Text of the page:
This miracle of healing the invalid was not just a brute work of power; it was a sign. Like a road sign telling you which way to go. This miracle points us straight to the identity of Jesus… Jesus is The Son of God.

Jesus was doing the work of the Father on that Sabbath when he healed the invalid. It was a merciful work, full of compassion, that foreshadowed God’s gracious work of healing undeserving sinners. This is why John calls this healing a sign—in it, Jesus did what only God can do.

The Jews missed the sign. The Jews’ reaction to the healing of an invalid of 38 years is really astounding. There is no wonder. There is no excitement. There is no desire to know more about the One who did the healing. The Jews completely disregard the amazingly merciful thing that has happened to this downtrodden man and focus on the breaking of their man-made laws.
The Jews don’t believe the sign. Verse 16, “And this is why the Jews were persecuting Jesus, because he was doing these things on the Sabbath.”

Is it possible for us to miss the sign? We can focus on our families, careers, villas and clothes. We can obsess about the future or exercise or food. All the while missing it. The sign is what Jesus has done. The sign is the merciful act of saving sinners. We all have sinned and lived life according to what we think is right, without regard to God. The wages of sin is worse than becoming an invalid—it is eternal death, everlasting torment. But Jesus gave his life to save ours, if we will only repent and believe. Jesus took the punishment so that, not only can we avoid punishment, but we can have life eternal. We should be full of wonder and excitement. We should want to know more about the One who heals undeserving sinners. 

Jesus is The Son

We see in verses 17 to 29 that Jesus’ divinity is shown by three things: his work, his life, and his judgment. All three of these things belong to the Father and the Son alike.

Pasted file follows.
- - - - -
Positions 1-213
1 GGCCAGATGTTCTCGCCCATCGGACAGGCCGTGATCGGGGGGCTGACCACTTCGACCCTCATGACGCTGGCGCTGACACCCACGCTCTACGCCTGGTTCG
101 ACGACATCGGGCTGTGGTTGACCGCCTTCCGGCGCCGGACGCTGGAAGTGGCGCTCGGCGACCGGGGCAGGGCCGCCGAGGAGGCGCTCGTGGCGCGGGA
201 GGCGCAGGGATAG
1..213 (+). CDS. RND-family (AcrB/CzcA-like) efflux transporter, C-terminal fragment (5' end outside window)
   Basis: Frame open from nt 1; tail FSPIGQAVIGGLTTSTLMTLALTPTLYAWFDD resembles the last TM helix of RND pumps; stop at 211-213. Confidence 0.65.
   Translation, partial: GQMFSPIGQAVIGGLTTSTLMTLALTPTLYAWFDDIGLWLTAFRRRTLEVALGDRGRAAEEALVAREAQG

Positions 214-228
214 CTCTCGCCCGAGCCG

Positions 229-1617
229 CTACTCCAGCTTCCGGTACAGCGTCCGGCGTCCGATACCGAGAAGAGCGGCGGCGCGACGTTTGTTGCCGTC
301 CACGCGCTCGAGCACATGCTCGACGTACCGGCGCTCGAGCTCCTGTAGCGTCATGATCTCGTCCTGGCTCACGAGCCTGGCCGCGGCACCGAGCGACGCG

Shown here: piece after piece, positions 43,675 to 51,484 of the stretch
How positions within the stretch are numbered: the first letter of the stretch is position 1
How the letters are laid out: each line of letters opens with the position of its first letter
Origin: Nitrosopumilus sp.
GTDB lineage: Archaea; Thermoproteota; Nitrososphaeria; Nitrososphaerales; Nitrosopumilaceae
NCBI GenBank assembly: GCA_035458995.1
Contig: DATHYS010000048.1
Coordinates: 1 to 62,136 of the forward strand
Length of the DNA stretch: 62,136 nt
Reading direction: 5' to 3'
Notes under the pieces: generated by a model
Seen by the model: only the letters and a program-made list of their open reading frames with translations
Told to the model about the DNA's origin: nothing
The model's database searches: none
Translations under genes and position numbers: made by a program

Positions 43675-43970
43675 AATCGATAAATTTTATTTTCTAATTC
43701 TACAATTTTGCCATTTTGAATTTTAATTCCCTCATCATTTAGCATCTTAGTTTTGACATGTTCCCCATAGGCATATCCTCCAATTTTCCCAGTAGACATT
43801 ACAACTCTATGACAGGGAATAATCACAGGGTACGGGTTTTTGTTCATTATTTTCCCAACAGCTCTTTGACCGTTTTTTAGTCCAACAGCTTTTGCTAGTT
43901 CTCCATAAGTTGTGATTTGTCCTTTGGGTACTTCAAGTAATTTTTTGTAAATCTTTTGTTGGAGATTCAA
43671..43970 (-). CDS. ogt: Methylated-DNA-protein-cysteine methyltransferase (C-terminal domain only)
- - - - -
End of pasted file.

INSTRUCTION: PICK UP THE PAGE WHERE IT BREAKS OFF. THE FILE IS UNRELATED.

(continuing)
Jesus Does the Work of the Father.

When accused of working on the Sabbath, Jesus does not argue about the meaning of work, he says in verse 17, “My Father is working until now, and I am working.” We see in verse 18 the Jews consider this statement blasphemy because in “calling God his own Father,” Jesus was “making himself equal with God.” Jesus explains further in verse 19 that he, “the Son can do nothing of his own accord, but only what he sees the Father doing. For what the Father does, that the Son does likewise.” Jesus is describing an intimate Father-Son relationship between himself and God.

This Father-Son relationship means that Jesus is just like his Father in character and essence, has the same will as his Father, and is loved by and loves the Father. Jesus does what only God can do.

Verse 21 tells us that just as the Father raises the dead, so “the Son gives life.” The Father raised Jesus from the dead, showing he had conquered sin and death.
This is the great work to marvel at of verse 20—the resurrection of the dead. And this is given to Jesus, “who gives life to whom he will” (v. 21).

Jesus Gives Life

God is the author of life and is the only one who raises the dead. John began his Gospel with the Word: “In him was life” (1:4). In chapter 3, Jesus told Nicodemus that a man must be born again to enter the kingdom of God and that whoever believes in Jesus would have eternal life. (In other words, one must be given a new life and that new life comes through belief in Jesus.) In chapter 4, Jesus tells the woman at the well that he can give her water that will well “up to eternal life” (v. 14). Here in chapter 5 we see again that life comes through believing Jesus.

Verse 24 “Whoever hears my word and believes him who sent me has eternal life. He does not come into judgment, but has passed from death to life.” And verses 25-26: “Truly, truly, I say to you, an hour is coming, and is now here, when the dead will hear the voice of the Son of God, and those who hear will live. For as the Father has life in himself, so he has granted the Son also to have life in himself.

Do you notice the present tense of the verbs in these verses: Verse 24 “Whoever… believes… has eternal life” and “has passed from death to life.” Or verse 25 “the hour is now here.” These verses are talking about the spiritually dead being brought to life… and that life is true life that lasts for an eternity. This is what it means to know God and be restored to a right relationship with him. Don’t you want that life?

Just as Jesus raises Lazarus physically from the dead in John 11, Jesus will give you life now and raise you up on that last day. You can pass from death to life today if you will believe.


Verses 22 to 30 explain another divine prerogative of the Son. It is the flip side of life: Judgment. We see in verse 22 the Father “has given all judgment to the Son,” and again in verse 27 the Father “has given [the Son] authority to execute judgment, because he is the Son of Man.”